The Murder of Harriet Krohn by Karin Fossum (Nov. 18, hardcover, $24, ISBN 978-0-544-27339-9). In the seventh Inspector Sejer mystery, the Norwegian detective looks into the murder of a wealthy old woman and the theft of his antique silver, but the only clue in the woman’s apartment is an abandoned bouquet.
Death of a Dog Whisperer: A Melanie Travis Mystery by Laurien Berenson (Aug. 26, hardcover, $24, ISBN 978-0-7582-8455-6). The well-heeled dog owners of Fairfield County, Conn., lap up the alleged talents of self-proclaimed “dog whisperer” Nick Walden, until Nick is discovered dead at his home. Melanie Travis must make time in her busy summer schedule to investigate.
Perfidia by James Ellroy (Sept. 9, hardcover, $28.95, ISBN 978-0-307-95699-6). In December 1941, the murder of a Japanese family has a big impact on four people: an ambitious LAPD captain; the LAPD sergeant the captain’s at odds with; a police chemist who’s the only Japanese on the L.A. cop payroll; and a 21-year-old female dilettante looking for adventure.
The Burning Room by Michael Connelly (Nov. 3, hardcover, $28, ISBN 978-0-316-22593-9). Harry Bosch and his new partner in the LAPD’s Open-Unsolved Unit, Det. Lucia Soto, investigate what turns out to be a highly charged, politically sensitive case involving a victim who succumbs to complications from being shot nine years earlier.
Broken Monsters by Lauren Beukes (Sept. 16, hardcover, $26, ISBN 978-0-316-21682-1). Det. Gabriella Versado has seen a lot of bodies, but this one is unique even by Detroit standards: half boy, half deer, somehow fused together. Stranger and more disturbing bodies only add to Detroit’s reputation as the most violent city in America.
The Convert’s Song by Sebastian Rotella (Dec. 9, hardcover, $26, ISBN 978-0-316-32469-4). A former U.S. federal agent, Valentine Pescatore, starts a new career as a PI in Buenos Aires, Argentina, where he runs into a troubled, long-lost friend who has converted to Islam. When a terrorist attack kills hundreds, suspicion falls on the friend—and Pescatore.
Locked Room International
The Derek Smith Omnibus by Derek Howe Smith (Aug., hardcover, $26, ISBN 978-1-4992-4389-5) collects three impossible murder novels: Whistle Up the Devil (1953) and two others never before published in the U.S., Come to Paddington Fair and Model for Murder.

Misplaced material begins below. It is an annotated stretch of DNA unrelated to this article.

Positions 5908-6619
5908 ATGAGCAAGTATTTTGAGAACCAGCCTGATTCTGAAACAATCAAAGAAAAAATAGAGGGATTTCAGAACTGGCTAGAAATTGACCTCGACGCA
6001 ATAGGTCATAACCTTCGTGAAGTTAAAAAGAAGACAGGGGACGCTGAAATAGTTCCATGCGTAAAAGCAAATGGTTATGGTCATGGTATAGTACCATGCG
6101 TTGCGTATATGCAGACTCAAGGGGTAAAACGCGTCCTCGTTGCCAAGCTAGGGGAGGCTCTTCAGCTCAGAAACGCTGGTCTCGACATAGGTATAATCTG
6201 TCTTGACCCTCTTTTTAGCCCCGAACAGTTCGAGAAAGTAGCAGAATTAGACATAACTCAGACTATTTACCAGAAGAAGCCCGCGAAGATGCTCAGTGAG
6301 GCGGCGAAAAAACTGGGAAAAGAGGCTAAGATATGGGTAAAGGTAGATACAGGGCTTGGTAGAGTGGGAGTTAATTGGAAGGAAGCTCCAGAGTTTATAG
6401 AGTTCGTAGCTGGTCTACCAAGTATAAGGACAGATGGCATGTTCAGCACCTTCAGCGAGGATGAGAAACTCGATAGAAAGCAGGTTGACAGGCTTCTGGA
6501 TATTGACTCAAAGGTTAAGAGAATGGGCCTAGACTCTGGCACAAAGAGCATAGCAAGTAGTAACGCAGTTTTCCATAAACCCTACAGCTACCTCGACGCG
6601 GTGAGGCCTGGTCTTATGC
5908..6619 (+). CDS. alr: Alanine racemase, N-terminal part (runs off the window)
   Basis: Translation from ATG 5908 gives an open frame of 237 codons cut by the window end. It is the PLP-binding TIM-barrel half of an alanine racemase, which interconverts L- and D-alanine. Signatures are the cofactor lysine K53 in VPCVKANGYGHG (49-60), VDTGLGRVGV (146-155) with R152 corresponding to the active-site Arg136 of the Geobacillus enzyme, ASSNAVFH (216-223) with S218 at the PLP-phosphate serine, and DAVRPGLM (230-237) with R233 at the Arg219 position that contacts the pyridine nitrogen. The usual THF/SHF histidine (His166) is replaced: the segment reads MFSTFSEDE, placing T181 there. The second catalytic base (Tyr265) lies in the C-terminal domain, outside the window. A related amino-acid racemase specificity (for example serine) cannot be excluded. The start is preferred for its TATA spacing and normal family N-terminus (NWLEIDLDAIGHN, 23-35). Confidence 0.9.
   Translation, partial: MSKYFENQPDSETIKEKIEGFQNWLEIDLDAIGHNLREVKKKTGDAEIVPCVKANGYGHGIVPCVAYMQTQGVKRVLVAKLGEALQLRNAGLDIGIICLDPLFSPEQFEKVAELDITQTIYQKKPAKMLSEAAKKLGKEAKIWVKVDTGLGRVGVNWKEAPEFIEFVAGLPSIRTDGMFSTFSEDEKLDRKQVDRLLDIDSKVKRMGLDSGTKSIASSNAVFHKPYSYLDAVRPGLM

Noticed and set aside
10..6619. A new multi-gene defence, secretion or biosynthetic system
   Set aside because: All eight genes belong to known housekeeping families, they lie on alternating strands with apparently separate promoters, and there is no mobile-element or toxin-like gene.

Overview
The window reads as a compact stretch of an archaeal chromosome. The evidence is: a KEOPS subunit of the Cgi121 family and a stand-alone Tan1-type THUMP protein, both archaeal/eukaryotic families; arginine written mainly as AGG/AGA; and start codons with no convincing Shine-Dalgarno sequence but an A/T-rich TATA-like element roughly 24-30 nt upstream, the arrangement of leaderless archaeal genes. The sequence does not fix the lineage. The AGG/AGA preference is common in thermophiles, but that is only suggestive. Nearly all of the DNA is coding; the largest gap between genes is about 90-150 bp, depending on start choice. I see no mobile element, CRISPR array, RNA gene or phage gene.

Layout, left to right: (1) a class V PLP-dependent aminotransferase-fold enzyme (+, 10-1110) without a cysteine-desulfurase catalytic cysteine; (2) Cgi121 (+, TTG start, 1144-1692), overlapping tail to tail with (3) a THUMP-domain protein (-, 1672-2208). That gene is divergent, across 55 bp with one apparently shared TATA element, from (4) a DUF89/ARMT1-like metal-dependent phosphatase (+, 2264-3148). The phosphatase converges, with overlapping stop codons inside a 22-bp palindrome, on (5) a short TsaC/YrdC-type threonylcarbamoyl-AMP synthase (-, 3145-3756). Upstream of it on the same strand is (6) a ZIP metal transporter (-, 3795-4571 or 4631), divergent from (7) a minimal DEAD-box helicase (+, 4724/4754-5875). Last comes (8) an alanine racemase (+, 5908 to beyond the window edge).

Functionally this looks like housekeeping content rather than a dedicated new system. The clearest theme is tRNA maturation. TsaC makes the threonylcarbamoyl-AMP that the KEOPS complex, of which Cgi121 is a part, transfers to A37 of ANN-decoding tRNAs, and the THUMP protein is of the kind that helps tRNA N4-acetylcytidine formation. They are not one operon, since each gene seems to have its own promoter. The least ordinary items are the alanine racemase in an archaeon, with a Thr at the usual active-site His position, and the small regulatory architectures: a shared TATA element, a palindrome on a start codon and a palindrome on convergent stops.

Melville International Crime
The Minotaur’s Head by Marek Krajewski (Aug. 26, hardcover, $25.95, ISBN 978-1-61219-342-7). In 1939 Breslau, Germany, Capt. Eberhard Mock looks into the case of a female spy, just arrived from France by train, who’s been found dead in her hotel room—the flesh torn from her cheek by her assailant’s teeth.
The Long Way Home by Louise Penny (Aug. 27, hardcover, $25.99, ISBN 978-0-312-65547-1). In his 10th outing, Chief Insp. Armand Gamache of the Quebec Sûreté investigates the disappearance of Three Pines resident Peter Morrow, who failed as promised to show up for a dinner with his wife, Clara, exactly one year after they separated.
Broadchurch by Erin Kelly and Chris Chibnall (Sept. 2, hardcover, $25.99, ISBN 978-1-250-05550-7). In this novelization of the TV show Broadchurch, detectives Alec Hardy and Ellie Miller search for a young boy’s killer in a quiet British seaside town.
The Blood of an Englishman by M.C. Beaton (Sept. 16, hardcover, $25.99, ISBN 978-0-312-61626-7). In her 25th outing, amateur sleuth Agatha Raisin investigates when a local baker is murdered in a pantomime show.
Murder at the Brightwell by Ashley Weaver (Oct. 14, hardcover, $25.99, ISBN 978-1-250-004636-9). A seaside resort, an eccentric group of British aristocrats on holiday, and 1930s detail lay the setting for this debut mystery of manners by a young librarian.